2 (out of 4)
Joel Edgerton the director is an anomaly – he's often typecast as a villain in other projects and he does the same thing to himself. With a penchant for inserting antagonistic self-directed performances, The Gift and now Boy Erased are afforded a strange subtext that lends each of his films a disservice. The former was a solid psychological thriller stifled by Edgerton's own farfetched writing and distracting casting. In Boy Erased, the director has his hands some fresh Oscar bait subject matter and a new deranged loony to inhabit – this time instead of an avenging nerd weirdo we have a hyper-Catholic gay conversion therapist.
The main problem is there's nothing subtle about Edgerton’s presence or performance, and as the main extension of the movie's moral conflict there's nothing understated about the film either. Boy Erased is a thinly veiled hate letter to far right conservichristians who despise the LGBTQ+ community. While Edgerton’s performance is strained, Lucas Hedges' lead performance is the film’s only exceptional asset. Nicole Kidman and Russell Crowe, as the insensitive parents, are like amateur stage actors next to Hedges straitlaced verisimilitude – they're own attempt at nuance is almost equal to Edgerton's hamminess, especially Crowe.
The film’s sensory output is one of perpetual gloom doused in teal and grey and as we're lulled into dreariness. Moments meant to shock or apply emotion are irregular in their effectiveness. The film's internal text – plainly used in order to let liberals applaud themselves for identifying the obvious villainy behind blatant emotional trauma – is far from terribly refined. But despite the easy footing on this moral high ground, Edgerton is still able to present the familial and internal struggles of this topic with exposé-like docudrama.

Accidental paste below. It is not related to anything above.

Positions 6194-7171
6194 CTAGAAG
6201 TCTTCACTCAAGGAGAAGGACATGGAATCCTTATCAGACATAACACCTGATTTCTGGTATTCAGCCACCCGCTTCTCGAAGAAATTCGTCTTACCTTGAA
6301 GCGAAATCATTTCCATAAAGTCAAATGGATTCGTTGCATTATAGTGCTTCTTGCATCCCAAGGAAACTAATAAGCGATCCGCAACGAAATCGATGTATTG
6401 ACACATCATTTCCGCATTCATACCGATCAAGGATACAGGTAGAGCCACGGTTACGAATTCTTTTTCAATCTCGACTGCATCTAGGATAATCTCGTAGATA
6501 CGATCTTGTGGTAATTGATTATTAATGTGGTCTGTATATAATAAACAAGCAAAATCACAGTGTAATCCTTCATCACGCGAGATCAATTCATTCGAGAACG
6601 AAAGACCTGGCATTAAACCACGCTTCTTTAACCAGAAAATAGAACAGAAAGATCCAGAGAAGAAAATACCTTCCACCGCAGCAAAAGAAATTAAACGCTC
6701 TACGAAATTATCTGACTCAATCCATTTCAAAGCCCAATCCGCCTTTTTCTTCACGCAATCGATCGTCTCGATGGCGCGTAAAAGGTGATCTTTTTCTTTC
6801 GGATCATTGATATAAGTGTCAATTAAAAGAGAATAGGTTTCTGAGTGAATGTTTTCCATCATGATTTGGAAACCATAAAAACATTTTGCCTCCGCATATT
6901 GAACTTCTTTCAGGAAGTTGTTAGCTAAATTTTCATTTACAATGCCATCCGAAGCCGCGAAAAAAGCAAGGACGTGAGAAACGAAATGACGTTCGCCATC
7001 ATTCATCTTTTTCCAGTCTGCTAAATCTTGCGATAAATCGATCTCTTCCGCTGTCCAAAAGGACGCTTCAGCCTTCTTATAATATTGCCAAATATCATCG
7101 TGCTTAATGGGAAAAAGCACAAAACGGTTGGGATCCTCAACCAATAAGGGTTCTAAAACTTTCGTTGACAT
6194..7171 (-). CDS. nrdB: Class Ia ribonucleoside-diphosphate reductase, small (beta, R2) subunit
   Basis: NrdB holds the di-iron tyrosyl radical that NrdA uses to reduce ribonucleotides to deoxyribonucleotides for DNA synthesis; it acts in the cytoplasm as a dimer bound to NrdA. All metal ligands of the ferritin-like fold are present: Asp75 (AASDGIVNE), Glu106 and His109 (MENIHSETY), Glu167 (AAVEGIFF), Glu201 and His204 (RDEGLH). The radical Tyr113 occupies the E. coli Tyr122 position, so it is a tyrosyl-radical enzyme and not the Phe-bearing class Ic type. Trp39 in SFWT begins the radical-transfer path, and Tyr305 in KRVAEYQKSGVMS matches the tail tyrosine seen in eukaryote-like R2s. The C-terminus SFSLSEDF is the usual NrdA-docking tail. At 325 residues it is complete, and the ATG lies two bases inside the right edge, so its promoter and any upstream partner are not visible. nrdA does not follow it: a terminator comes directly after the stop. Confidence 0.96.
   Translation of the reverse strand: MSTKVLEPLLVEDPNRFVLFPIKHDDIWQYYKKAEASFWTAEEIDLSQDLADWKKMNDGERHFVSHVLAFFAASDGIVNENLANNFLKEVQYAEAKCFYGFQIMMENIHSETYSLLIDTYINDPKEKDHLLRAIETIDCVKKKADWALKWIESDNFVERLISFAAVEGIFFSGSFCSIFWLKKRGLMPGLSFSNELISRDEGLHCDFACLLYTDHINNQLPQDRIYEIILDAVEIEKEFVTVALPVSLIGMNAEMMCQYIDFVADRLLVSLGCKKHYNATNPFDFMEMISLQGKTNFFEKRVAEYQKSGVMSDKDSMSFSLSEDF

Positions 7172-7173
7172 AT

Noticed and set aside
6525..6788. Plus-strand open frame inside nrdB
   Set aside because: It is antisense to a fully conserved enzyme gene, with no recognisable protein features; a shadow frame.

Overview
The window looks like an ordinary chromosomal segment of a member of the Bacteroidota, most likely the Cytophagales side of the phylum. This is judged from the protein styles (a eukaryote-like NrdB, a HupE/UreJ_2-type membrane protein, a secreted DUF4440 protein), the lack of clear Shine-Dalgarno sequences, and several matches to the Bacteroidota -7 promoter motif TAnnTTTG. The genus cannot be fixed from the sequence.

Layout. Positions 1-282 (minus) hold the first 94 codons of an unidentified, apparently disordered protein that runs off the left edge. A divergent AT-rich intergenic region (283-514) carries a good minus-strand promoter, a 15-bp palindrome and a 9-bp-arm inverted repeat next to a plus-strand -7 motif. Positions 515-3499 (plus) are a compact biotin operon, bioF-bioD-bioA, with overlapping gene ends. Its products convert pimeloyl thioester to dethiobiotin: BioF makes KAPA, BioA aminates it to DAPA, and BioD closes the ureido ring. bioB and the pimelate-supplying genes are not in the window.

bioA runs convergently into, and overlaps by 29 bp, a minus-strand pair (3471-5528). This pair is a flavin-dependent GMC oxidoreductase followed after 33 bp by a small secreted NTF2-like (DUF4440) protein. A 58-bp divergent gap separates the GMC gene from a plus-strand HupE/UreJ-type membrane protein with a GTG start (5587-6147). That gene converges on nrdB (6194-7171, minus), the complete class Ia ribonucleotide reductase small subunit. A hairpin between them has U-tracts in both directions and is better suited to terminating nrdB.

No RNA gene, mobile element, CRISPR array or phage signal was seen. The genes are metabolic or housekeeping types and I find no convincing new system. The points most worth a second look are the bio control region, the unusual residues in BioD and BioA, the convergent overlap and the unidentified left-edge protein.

But if you're not into the political topic flavor of the month – or just one of those people who doesn't carve out time to see a scene of anal rape – Boy Erased, much like the superior social issue movie Beautiful Boy, is poised to flounder in reference to Academy attention. A distaste for Catholicism may suffice to not automatically say "skip!"; or maybe even that's not enough.
To keep it brief...
Soon to Come:
so many briefings